I most definitely support feminism, and I mean, from my perspective it’s pretty much impossible to read about the facts of feminism and then go “nah, not really”. If you fancy having a read, I’d recommend going here for a great list of texts! But I’m not going to delve much into feminism itself today. Instead, I’m going to talk about two different situations that have both gotten under my skin – for two different reasons.
First off, I found what I unfortunately feel the need to call an inappropriate use of the feminist movement. It’s situations like these that give the rest of the feminist populace a bad reputation. Basically what happened is that someone on Twitter took an issue that there are more male guests than female guests on the tv show Adam Hills Tonight. They then went on to claim that he only has ‘token women’ on the show and that he’s degrading women by only having one female guest (speaking about the last few episodes of the season).
Now whilst I would agree that seeing more women on the show would be a nice thing, I don’t understand the pent-up hatred of the show that this person then takes out via social media, reaching out to others to back them up, calling it a “boys’ show” and asking Adam Hills if it’s a “gay thing” and claiming he has an “aversion to women”. Now I’m no rocket scientist, but Hannah Gadsby – who you may have noticed I’m a fan of – is most definitely a woman. She’s in every episode, and has her own segments, as well as being part of the conversation for the whole show. Does she not count for anything? Or does being a regular discredit her from any value these so called “token women” bring to the show. I think not.
Also, what does it matter if the show is mostly men? I mean, you don’t see people complaining that there’s a majority of men on sports talk shows
and don’t you even dare tell me those shows only have a male demographic, some of us girls like to watch them too. The Project – another tv show – usually has a panel of mostly men, where’s the public outcry? Most media, you will find, has an uneven ratio of men to women, and that in my opinion holds no serious reflection on the creator’s moral compass.
What I would take offence to, and this brings me on to the second situation, is if the publicity focused only on one sex, and made it a point to exclude one particular gender solely on account of their gender. Now the below poster appeared on the internet of a gig that happened earlier this week:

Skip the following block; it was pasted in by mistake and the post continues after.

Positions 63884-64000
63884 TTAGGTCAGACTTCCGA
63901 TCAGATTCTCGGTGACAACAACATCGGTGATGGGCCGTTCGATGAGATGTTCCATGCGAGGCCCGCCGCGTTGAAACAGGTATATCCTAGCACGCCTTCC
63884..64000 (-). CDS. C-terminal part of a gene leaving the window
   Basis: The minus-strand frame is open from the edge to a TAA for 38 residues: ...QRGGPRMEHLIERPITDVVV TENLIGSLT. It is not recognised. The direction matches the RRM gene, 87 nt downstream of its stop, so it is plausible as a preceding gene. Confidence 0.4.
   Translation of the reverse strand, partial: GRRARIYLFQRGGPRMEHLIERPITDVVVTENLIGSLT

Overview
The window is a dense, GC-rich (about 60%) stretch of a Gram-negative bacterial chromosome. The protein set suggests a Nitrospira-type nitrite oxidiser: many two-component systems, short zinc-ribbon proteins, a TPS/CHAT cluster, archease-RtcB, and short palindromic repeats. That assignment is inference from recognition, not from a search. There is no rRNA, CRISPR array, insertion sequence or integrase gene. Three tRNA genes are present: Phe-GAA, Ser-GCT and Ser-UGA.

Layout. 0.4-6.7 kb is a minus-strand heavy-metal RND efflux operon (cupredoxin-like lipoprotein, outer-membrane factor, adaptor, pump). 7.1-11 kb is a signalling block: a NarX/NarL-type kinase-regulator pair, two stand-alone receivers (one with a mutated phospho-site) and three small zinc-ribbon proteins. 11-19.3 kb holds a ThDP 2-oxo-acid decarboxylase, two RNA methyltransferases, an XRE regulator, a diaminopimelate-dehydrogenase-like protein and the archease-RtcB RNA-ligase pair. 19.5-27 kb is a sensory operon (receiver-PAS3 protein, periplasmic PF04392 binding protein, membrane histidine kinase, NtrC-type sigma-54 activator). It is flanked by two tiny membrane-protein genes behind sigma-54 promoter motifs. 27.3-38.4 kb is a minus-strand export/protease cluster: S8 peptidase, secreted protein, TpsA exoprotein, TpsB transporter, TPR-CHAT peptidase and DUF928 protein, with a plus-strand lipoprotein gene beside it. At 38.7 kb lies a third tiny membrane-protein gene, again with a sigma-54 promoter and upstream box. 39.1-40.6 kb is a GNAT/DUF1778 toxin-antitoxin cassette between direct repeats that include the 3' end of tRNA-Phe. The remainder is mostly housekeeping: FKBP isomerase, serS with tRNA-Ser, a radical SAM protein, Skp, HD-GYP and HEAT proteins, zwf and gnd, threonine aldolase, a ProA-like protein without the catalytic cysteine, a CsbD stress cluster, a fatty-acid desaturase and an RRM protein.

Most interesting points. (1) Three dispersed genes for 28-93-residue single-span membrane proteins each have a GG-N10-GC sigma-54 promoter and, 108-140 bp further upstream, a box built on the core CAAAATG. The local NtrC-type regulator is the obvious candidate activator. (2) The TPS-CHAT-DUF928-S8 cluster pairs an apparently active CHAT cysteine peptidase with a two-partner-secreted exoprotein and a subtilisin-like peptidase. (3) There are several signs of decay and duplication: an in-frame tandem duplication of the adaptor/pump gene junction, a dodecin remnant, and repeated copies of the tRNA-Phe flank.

Now this, I take issue with. First off, taking and misquoting the words of Annie Lennox annoys me. But part of me thinks that this is done deliberately just to get people like me all bothered about how they’ve used it – for the shock factor and the ensuing publicity it will stir up. Well in that respect it’s worked, here I am talking about it. But I’ve deliberately posted this after the gig itself, so they will be earning no revenue from me.
If this was advertised as just a fun ‘blokey’ night, perhaps with the intention to narrow the comedian’s material to make it more potent and relevant to what men find funny, then sure – I’d have absolutely no issue with it. But as a further description on the facebook event page reads:
“Are you sick of watching white, middle-class women standing on stage talking endlessly about their vaginas? Don’t you think it’s about time the male half of the species had some representation on this supposedly equal comedy scene? Then come on down to witness another Situation Comedy first – an all-male comedy night from start to finish.”
Mmm, makes you feel all warm and fuzzy inside, no? *barf* I mean, “supposedly equal comedy scene”?!? Most comedians are men, in my experience women both have a harder time breaking out onto the comedy scene, and once they do they are often overlooked by people who have preference for the established idea of male comedians.
After reading some of the rather uplifting comments on the event page from people equally as appalled as I was, I learned that the people organising this comedy night are also the ones who put on a “comedy rape debate” in the past. Just like that, all my remaining sympathy and ‘aw, maybe they do mean well’ vanished like hair off a man with early-onset male pattern baldness.